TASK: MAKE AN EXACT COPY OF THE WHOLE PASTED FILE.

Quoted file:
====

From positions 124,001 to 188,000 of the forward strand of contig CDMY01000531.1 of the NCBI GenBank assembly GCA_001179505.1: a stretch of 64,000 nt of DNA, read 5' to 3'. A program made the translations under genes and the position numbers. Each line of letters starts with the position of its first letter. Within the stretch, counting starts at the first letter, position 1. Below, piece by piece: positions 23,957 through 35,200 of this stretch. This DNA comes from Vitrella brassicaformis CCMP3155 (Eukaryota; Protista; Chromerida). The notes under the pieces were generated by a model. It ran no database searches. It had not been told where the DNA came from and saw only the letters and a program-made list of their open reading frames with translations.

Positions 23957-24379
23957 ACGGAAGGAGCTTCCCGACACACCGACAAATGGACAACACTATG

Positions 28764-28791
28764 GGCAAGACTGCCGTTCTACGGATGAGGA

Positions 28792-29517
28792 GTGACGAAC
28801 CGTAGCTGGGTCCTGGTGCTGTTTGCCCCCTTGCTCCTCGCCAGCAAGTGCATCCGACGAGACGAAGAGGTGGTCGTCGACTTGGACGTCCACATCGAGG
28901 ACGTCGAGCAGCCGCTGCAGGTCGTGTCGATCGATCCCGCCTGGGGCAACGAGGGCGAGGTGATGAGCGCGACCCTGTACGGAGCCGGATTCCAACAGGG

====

From positions 124,001 to 188,000 of the forward strand of contig CDMY01000531.1 of the NCBI GenBank assembly GCA_001179505.1: a stretch of 64,000 nt of DNA, read 5' to 3'. A program made the translations under genes and the position numbers. Each line of letters starts with the position of its first letter. Within the stretch, counting starts at the first letter, position 1. Below, piece by piece: positions 23,957 through 35,200 of this stretch. This DNA comes from Vitrella brassicaformis CCMP3155 (Eukaryota; Protista; Chromerida). The notes under the pieces were generated by a model. It ran no database searches. It had not been told where the DNA came from and saw only the letters and a program-made list of their open reading frames with translations.

Positions 23957-24379
23957 ACGGAAGGAGCTTCCCGACACACCGACAAATGGACAACACTATG

Positions 28764-28791
28764 GGCAAGACTGCCGTTCTACGGATGAGGA

Positions 28792-29517
28792 GTGACGAAC
28801 CGTAGCTGGGTCCTGGTGCTGTTTGCCCCCTTGCTCCTCGCCAGCAAGTGCATCCGACGAGACGAAGAGGTGGTCGTCGACTTGGACGTCCACATCGAGG
28901 ACGTCGAGCAGCCGCTGCAGGTCGTGTCGATCGATCCCGCCTGGGGCAACGAGGGCGAGGTGATGAGCGCGACCCTGTACGGAGCCGGATTCCAACAGGG